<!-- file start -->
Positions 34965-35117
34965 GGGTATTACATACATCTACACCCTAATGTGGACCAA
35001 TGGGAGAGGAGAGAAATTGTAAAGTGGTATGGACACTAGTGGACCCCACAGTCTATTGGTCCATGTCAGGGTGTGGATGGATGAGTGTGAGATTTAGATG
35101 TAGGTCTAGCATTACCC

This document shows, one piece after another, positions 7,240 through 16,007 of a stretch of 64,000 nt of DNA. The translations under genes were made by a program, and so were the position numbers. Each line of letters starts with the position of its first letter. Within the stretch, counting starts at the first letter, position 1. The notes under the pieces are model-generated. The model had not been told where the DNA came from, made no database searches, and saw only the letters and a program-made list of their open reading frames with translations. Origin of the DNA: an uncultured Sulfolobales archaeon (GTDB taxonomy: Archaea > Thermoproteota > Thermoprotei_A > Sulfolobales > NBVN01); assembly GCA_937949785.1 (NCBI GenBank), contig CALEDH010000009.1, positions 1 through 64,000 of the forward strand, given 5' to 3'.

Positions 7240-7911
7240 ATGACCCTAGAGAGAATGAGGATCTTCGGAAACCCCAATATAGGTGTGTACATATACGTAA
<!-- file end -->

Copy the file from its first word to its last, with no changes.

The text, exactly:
Positions 34965-35117
34965 GGGTATTACATACATCTACACCCTAATGTGGACCAA
35001 TGGGAGAGGAGAGAAATTGTAAAGTGGTATGGACACTAGTGGACCCCACAGTCTATTGGTCCATGTCAGGGTGTGGATGGATGAGTGTGAGATTTAGATG
35101 TAGGTCTAGCATTACCC

This document shows, one piece after another, positions 7,240 through 16,007 of a stretch of 64,000 nt of DNA. The translations under genes were made by a program, and so were the position numbers. Each line of letters starts with the position of its first letter. Within the stretch, counting starts at the first letter, position 1. The notes under the pieces are model-generated. The model had not been told where the DNA came from, made no database searches, and saw only the letters and a program-made list of their open reading frames with translations. Origin of the DNA: an uncultured Sulfolobales archaeon (GTDB taxonomy: Archaea > Thermoproteota > Thermoprotei_A > Sulfolobales > NBVN01); assembly GCA_937949785.1 (NCBI GenBank), contig CALEDH010000009.1, positions 1 through 64,000 of the forward strand, given 5' to 3'.

Positions 7240-7911
7240 ATGACCCTAGAGAGAATGAGGATCTTCGGAAACCCCAATATAGGTGTGTACATATACGTAA